COVID times: Communication is key – Will it be a roadblock for brands or will it open up opportunities?

It is indeed, an unprecedented time in history, and a period of great concern for humanity at large and brands. Interestingly, ‘communication’ is key, during these uncertain times. Now, is the time to plan those brand communications. Time to reflect and act –  while this pandemic and the unknown persists. And, what about maneuvering through roadblocks? 

How are companies dealing with this chaos and uncertainty? How to manage a crisis that creeps upon us? Checking out this ‘new normal’ was Bianca Ghose, Chief Storyteller, Wipro – the moderator, who asked: What’s next? What‘s the responsibility of Public Relations? We have to lead through the crisis, but how?  “Where communicators can play a role is to support their clients and their staff and today, brands are stepping up!” said Nitin Mantri, Group CEO of Avian WE and added, “today we are all global communicators and communications will remain a business critical need now.” It’s a time when quick response to stakeholders will be upfront. Focus on safety of the stakeholders, so crisis therefore has become a PR mainstay!

Brands communication – on a roll

Brands get a headstart on how to communicate by focusing on crisis strategy, along with CEOs. Without a doubt, this is a moral imperative and a PR mainstay. Bringing in a viewpoint from the CEOs’ perspective network was Valerie Pinto, CEO, Weber Shandwick who was involved with a pan-India team and a global network too. “It’s important to understand that CEOs are under tremendous pressure and they have to work on business continuity plans; how to work side-by-side and communicate to employees who are concerned and anxious about whether I’m going to have a job or not. How do you set them? How do you contribute back to the society, as well.  Again the CEO has to make a tough call. How do you communicate that in the right way? You first have to set your employees, and then get into this business continuity challenge that has to be addressed; and then you have to talk about financial stimulus packages etc so that you get everybody motivated and also pull the entire team to get through this crisis. Therefore, the pressures on the role of the CEO is very critical; and being in communications, our role becomes even more important –  to be able to support them through different aspects of that communication.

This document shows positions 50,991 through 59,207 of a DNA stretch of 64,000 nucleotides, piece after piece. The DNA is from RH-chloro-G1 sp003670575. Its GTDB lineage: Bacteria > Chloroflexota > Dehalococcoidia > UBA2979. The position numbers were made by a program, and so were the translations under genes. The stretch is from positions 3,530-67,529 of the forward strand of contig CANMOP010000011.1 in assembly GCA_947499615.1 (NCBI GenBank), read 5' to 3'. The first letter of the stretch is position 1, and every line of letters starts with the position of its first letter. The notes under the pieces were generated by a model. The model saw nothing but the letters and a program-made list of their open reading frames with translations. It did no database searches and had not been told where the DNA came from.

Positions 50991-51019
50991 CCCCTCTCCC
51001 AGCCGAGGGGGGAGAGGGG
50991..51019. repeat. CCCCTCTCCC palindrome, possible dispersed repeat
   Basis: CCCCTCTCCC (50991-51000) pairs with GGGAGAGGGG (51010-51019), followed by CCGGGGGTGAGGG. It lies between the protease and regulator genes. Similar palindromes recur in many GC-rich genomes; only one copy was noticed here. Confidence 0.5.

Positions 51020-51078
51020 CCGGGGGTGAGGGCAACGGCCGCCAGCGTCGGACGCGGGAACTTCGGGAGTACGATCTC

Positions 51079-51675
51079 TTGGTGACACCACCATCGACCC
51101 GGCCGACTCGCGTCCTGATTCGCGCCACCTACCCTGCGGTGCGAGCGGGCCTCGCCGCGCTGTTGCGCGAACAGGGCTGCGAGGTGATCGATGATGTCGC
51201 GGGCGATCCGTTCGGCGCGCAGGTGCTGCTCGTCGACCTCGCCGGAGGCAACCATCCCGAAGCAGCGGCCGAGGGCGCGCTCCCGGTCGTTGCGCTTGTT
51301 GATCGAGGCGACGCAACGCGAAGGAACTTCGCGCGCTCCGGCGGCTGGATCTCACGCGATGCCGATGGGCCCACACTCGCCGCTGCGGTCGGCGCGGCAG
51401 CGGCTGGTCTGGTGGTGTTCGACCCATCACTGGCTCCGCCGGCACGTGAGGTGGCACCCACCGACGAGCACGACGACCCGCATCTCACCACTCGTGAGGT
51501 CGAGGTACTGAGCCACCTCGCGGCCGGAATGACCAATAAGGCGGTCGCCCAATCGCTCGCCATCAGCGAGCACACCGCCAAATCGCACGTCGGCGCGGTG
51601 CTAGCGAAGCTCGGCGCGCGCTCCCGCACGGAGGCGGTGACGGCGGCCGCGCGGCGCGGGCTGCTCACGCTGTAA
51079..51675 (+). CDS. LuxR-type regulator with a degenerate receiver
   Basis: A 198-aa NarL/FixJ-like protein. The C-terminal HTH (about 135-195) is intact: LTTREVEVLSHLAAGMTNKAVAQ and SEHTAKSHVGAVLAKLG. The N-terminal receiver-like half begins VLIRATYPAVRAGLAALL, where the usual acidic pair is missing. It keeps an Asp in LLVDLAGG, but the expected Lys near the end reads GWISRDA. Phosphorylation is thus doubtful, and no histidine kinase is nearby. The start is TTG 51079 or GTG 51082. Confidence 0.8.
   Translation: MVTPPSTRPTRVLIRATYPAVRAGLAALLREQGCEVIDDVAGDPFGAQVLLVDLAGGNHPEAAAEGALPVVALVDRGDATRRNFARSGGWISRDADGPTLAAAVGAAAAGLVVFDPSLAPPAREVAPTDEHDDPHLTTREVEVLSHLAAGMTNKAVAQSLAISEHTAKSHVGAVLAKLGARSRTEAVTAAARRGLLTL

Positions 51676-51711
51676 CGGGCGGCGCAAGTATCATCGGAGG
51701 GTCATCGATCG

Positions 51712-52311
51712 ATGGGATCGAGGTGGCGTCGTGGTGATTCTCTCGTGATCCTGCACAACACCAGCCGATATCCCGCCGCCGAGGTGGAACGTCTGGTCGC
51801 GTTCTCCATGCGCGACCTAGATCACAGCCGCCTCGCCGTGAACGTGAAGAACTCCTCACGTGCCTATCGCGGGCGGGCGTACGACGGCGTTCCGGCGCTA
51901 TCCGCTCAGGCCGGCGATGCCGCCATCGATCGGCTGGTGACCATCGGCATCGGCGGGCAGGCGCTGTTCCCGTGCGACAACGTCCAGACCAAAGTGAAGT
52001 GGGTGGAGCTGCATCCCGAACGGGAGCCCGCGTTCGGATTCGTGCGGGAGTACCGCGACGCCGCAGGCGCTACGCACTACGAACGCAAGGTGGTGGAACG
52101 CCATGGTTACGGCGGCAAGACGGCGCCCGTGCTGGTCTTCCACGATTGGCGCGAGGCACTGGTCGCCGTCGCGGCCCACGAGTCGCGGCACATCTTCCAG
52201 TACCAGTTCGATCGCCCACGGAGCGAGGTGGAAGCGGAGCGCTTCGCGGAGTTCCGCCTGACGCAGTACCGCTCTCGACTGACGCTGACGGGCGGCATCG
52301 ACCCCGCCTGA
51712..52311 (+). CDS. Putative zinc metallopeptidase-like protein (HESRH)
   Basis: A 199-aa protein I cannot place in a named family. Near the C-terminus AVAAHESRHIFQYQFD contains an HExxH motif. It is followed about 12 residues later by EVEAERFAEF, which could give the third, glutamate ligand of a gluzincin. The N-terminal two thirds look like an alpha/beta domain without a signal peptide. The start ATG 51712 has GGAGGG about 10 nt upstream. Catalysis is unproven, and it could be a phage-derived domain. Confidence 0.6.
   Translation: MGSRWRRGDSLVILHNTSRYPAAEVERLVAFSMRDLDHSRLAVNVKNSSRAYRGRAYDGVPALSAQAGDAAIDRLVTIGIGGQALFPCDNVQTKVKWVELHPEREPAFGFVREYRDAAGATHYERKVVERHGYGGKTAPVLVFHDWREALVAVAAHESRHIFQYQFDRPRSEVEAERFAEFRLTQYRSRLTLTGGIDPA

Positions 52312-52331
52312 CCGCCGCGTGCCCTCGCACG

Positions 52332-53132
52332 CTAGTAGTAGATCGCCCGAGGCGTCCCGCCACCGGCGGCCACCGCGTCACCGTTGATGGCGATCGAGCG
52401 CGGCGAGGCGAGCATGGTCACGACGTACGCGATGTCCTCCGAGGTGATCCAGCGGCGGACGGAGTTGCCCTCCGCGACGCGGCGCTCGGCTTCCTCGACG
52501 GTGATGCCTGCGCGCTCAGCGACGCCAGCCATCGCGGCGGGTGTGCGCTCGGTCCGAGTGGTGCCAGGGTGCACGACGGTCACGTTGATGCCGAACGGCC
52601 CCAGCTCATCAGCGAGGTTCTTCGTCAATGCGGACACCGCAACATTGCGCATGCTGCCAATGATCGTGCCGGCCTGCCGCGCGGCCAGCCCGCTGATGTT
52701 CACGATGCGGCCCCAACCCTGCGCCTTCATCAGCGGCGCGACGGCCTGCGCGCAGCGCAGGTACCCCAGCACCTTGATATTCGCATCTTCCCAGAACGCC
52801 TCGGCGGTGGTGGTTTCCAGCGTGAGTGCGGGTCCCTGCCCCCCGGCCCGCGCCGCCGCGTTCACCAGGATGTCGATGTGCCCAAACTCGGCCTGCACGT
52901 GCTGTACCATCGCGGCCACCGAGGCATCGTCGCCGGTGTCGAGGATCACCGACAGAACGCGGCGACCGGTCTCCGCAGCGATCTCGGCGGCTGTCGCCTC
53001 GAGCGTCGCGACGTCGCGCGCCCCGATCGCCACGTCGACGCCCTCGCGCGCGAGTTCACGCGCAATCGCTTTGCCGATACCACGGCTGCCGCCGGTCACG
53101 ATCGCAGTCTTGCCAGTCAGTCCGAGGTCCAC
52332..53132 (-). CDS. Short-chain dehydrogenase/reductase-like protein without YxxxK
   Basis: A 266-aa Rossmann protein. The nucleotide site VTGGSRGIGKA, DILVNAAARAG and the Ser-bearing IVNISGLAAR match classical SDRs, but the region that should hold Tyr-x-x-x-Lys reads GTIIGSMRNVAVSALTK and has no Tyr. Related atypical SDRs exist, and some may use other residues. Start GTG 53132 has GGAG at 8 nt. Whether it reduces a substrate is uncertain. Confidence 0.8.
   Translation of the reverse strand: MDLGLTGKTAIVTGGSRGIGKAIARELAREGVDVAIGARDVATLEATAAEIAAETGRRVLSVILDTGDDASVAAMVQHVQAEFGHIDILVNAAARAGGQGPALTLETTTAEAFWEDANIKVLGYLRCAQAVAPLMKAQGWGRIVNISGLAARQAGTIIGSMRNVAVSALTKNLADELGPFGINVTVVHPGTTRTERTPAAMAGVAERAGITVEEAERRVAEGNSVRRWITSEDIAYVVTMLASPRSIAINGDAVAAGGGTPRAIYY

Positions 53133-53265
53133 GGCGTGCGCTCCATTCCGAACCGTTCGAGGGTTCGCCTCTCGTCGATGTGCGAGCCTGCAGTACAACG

“The objective is to humanise the organisation”, stated Sonia Huria, Senior Vice President & Head, Corporate Marketing, Communications & Sustainability at Viacom18. This is the ethos that they are following for all messaging, external and internal. “And we have got it right,” she affirmed. For example, all the communication that is first going out externally to the world at large; is being prefaced from the CEO’s desk to all employees, so they understand that they are a socially responsible organisation,  that can act as a force multiplier. And, on the day the PM announced the Jananta Curfew, at Viacom they had a roadblock at 5pm, as they ran a successful campaign  – “Pause for a cause, applause and cheer” which got even appreciation from the government. Among the employees there was fear and anxiety, but the same messaging was reinforced (and to add to it – they even preponed the salary cycle!) 

How do you keep the wheels moving – about preparing the vision, quick decision-making and yet communicating to the employees and the world? Now, in the healthcare and pharma companies right now, do we log out of this crisis – of isolation and lockdowns? Jyotsna Ghoshal, Sr. Director – Corporate Affairs, MSD India found the role of communicators or strategic advisors crucial, as anxiety spiked up with questions galore were cropping up. How can healthcare step up?  She saw that three stakeholders need to be focused on – employees, patients and the society at large. Communicators can communicate only if there is substance and so, they set up a war room which was on 24×7, so that employees could reach out. As policy advocators, they also communicated with their partners to ensure continuity.  And, as “communicators need to bridge the communication gap, they have to give back to society”.